So, getting round back to the point, which was lost somewhere in Austen, love triangles can work.  Unfortunately, the cookie-cutter love triangles that I keep seeing--not just in YA lit--in books rely on a formula.  Girl Who Doesn't Know She's Hot + Hot Nice Guy (usually BFF from childhood and/or neighbor, but not necessary) + Hot Bad Boy (usually new in town).  It's a choice between someone who's seen you at your worst and at your best and still loves you and some leather-jacket wearing Danny Zuko who makes you feel freeeeeeeee.

I was Team Peeta, though.  Gale was just a self-centered jerk who wanted to get jiggy wit Katniss.  Oh lord, I'm on another book tangent again.

Right.  So here we have Em Savage, who knows all the other girls are hot but can't possibly imagine being a bodacious babe herself.  "Now I have firm legs and a flat stomach, just like Spingate and Bello ... I have breasts, too, but I don't feel confident because this isn't me."  Sooo, conforming to Lowrider standards of hotness isn't good enough for you?  What is this telling girls?  You need: boobs, abs, and "firm legs" to be hot.  I have some choice words in French for this crock, but they're not polite.  You know what would be really revolutionary?  If Sigler had written his characters as being hot with squishy tummies and full thighs and no butts or big butts or just butts in between.  But no--we have to reinforce the media image of the "toned ideal" that girls end up starving or barfing or both to achieve.  We are trained to hate our bodies from a very young age, and seemingly off-the-cuff remarks like these in books simply reinforce our internal criticism of our bodies.

Then there's O'Malley, the fair, kind, thoughtful Abercrombie model who is as much of a non-entity as can possibly prance through a book.  I know nothing about him except that he is very pretty and very nice.

But woo-ee, Bishop.  "There is something basic about Bishop that excites me, that makes my soul shake.  A word comes back to me from my days in school.  Primal."  This is as Bishop is stalking and trying to spear a wild boar, by the way.  Nothing says "hot lust" to me like killing a pig.  We are wading into serious Lord of the Flies territory here.  But thank goodness for pig hunting!  It gives us visuals like these: "[Bishop's] sweaty, hairless chest gleams in the torchlight.  I'm consumed by an urge to reach out, to touch his skin, to see if his muscles are really as firm as they look, to trace a finger along his collarbone..."  I have run out of ways to express my frustration with this sort of purple prose.  And it happens over and over and over again.  I don't remember any of this in Sigler's adult books.  Does he think that teens don't understand lust?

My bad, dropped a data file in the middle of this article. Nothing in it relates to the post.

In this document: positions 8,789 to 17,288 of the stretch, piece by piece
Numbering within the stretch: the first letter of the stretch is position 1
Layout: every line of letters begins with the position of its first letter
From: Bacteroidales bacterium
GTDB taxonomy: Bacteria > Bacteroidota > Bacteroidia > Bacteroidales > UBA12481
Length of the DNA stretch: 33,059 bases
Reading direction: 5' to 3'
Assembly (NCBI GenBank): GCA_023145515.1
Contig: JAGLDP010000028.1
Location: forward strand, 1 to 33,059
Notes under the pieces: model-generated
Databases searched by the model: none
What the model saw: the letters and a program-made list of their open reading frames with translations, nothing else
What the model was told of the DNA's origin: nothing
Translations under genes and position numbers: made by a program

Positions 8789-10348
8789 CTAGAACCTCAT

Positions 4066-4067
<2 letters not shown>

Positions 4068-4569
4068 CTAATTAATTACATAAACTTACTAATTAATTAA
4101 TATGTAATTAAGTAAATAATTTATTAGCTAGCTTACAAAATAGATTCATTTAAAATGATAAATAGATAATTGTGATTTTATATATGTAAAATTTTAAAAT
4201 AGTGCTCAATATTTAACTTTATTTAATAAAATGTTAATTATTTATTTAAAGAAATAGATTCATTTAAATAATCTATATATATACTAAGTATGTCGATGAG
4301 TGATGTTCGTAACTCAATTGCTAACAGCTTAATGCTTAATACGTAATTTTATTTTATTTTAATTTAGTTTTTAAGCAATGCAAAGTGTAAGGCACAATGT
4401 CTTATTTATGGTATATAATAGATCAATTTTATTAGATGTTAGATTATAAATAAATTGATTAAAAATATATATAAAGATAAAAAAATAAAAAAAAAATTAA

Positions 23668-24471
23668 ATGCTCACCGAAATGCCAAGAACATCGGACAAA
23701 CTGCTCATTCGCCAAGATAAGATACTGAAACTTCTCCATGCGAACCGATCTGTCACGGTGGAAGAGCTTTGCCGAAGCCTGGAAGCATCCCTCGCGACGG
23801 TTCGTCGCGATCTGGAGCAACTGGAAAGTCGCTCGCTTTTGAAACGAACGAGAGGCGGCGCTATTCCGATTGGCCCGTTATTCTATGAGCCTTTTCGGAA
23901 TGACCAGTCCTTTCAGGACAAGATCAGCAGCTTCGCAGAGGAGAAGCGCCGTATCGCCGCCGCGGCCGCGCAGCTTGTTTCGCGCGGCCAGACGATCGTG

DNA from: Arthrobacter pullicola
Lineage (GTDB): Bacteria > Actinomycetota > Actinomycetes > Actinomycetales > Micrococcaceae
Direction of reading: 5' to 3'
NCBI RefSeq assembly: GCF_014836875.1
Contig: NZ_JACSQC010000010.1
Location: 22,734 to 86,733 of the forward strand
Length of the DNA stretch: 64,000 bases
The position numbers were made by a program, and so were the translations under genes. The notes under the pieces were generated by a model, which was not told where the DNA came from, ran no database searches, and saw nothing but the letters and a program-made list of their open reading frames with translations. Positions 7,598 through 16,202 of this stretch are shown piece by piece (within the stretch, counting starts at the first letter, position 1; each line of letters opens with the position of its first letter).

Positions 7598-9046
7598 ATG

So Em the Savior, O'Malley the Good Guy, and Bishop the Evil Fabio go running through the tunnels of their mysterious "home," being attacked by wild boars (with one of their number being eaten in record time), snatched by strange creatures, and finally figuring out Their Purpose.

Maybe I just read too much sci-fi, but I feel like I've read this story a thousand times before.  I had a guess as to what was really going on when Bishop refers to his coffin as a "cradle."  Check out crèches in any hard sci-fi.  What are they used for?  The gradually sloping tunnels were also pretty easy to figure out, and the ending was clichéd as anything.  It needed more cackling on the part of the villains, but was otherwise par for the course.

Now we arrive at my two final bones of contention (I had quite a few here, didn't I?  Hmm).  First of all, I know that Sigler could have made this a super-freaky, gritty, edgy thriller.  I've read two that he's already done.  Instead we have Em making goo-goo eyes at two different guys and occasionally stumbling onto something useful and playing Moses to her people.  All of the oft-mocked tropes of literature are here, and it's not a pretty picture.  Teens don't need a love triangle or guys with liquid eyes or soft lips or girls with flat stomachs.  They don't need to be talked down to.  They deserve better than that.  Other reviewers have mentioned the writing style, which is simplistic to the point of pain.  "Are people supposed to be that pale?  Maybe she's sick ... His tan skin looks smooth and soft."  What is this, a toddler book?

Secondly, there's the "Oh-So-Polite Request from the Author" not to "[give] away the good stuff" and spoil the book.  I wrote about this at length here, and it still gets my goat that the author presumes to dictate to the reader and the reviewer what they can and cannot say.  To feel that the author is constantly hovering over my shoulder, saying, "Don't say that!  SPOILER!" is a strange sense of censorship.  This whole review is probably excessively displeasing to the author, but it's my review.  His book, my review.

I will probably finish the Infected series of books by the same author, but I'm leery of starting anything else, which is an awful shame.  I think there's immense talent here, which is plain to see in Infected and Contagious, but it didn't transfer at all to this YA effort, which would have been better had it quietly passed away in its coffin like so many of the children in this book.

I received an ARC for review from Netgalley.